By place-based systems change, we mean work aimed at tackling and changing the ‘system’ - structures and ways of working - in a specific geographical area. This can include policies, routines, relationships, resources, power structures and values. It could include the work of councils, health services, voluntary organisations, the criminal justice system and so on. The potential for place-based system change is increasingly relevant in the context of devolution where strategic and financial decisions are increasingly made at local levels. While there is a growing body of evidence around place-based systems change, there has been limited work which takes a gendered approach. That is why Agenda, supported by the Lankelly Chase Foundation, wanted to commission this discussion paper to build on the existing evidence base and consider how systems and services in a locality can be redesigned to take into account the particular experiences of women and girls. With the systemic problems facing women outlined above, local authorities and organisations coming together to understand the issues women face and taking a new joined up approach to tackling them, could have a hugely positive impact on the most disadvantaged women.

This discussion paper, written by The Point People for Agenda, draws on qualitative research and the existing literature on gender, place based change and systems change. It identifies some barriers to achieving placebased systems change for women experiencing multiple disadvantage. These include poor data collection, which fails to present an accurate picture of the situation for women, unrealistic commissioning of services, siloed working, difficult funding conditions for voluntary sector organisations and cultural barriers.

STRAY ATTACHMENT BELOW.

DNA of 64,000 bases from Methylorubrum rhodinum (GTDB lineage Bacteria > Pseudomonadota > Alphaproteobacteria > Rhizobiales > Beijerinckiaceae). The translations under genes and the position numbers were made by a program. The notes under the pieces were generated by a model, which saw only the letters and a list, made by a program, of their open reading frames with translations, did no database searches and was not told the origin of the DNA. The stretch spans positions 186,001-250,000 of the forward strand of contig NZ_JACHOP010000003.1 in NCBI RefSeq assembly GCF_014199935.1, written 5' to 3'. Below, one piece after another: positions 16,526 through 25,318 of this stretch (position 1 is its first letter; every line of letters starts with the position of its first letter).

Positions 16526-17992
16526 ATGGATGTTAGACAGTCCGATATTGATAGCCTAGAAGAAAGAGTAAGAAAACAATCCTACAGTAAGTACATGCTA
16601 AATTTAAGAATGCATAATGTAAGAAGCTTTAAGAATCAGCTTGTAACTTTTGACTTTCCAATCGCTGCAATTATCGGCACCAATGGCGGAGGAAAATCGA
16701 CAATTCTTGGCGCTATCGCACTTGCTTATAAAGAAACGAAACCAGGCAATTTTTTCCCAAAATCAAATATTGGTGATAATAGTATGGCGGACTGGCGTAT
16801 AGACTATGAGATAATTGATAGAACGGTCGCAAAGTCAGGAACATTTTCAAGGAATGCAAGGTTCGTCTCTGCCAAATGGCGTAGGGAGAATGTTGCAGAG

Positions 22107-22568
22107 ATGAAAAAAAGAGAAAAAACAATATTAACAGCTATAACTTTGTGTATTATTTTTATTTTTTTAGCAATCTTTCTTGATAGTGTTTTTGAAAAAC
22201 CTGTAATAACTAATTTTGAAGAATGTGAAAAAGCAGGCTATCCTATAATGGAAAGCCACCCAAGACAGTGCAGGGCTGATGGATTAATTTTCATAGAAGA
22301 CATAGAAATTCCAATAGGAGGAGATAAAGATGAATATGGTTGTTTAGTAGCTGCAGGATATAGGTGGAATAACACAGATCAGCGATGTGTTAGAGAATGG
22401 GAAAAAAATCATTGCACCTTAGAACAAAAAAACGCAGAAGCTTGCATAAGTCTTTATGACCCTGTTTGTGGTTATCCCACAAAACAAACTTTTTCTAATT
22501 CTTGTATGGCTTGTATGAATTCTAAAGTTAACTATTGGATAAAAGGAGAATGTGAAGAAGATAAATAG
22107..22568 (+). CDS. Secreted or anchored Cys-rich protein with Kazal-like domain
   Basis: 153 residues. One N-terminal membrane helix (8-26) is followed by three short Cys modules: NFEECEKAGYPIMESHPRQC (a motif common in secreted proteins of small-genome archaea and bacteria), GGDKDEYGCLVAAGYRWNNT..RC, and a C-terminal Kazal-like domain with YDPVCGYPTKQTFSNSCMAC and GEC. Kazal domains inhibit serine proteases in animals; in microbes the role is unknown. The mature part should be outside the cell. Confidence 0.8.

But these issues are not insurmountable and the paper proposes corresponding principles that can help address these, with an emphasis on increasing understanding and knowledge, being open to new ways of working and collaboration, and strengthening leadership. We have proposed some key recommendations for funders, local organisations and councils, and central government to help develop this work further.

Place-based change should be personcentred; that means starting with the women themselves, rather than starting with the services around them and trying to make women’s lives fit. With this in mind, we believe place-based systems change has the potential to positively impact women’s lives. By being more open and inclusive, making better use of limited resources and focusing on social as well as economic value, they open up the possibility of local areas finding better ways of supporting women experiencing multiple disadvantage.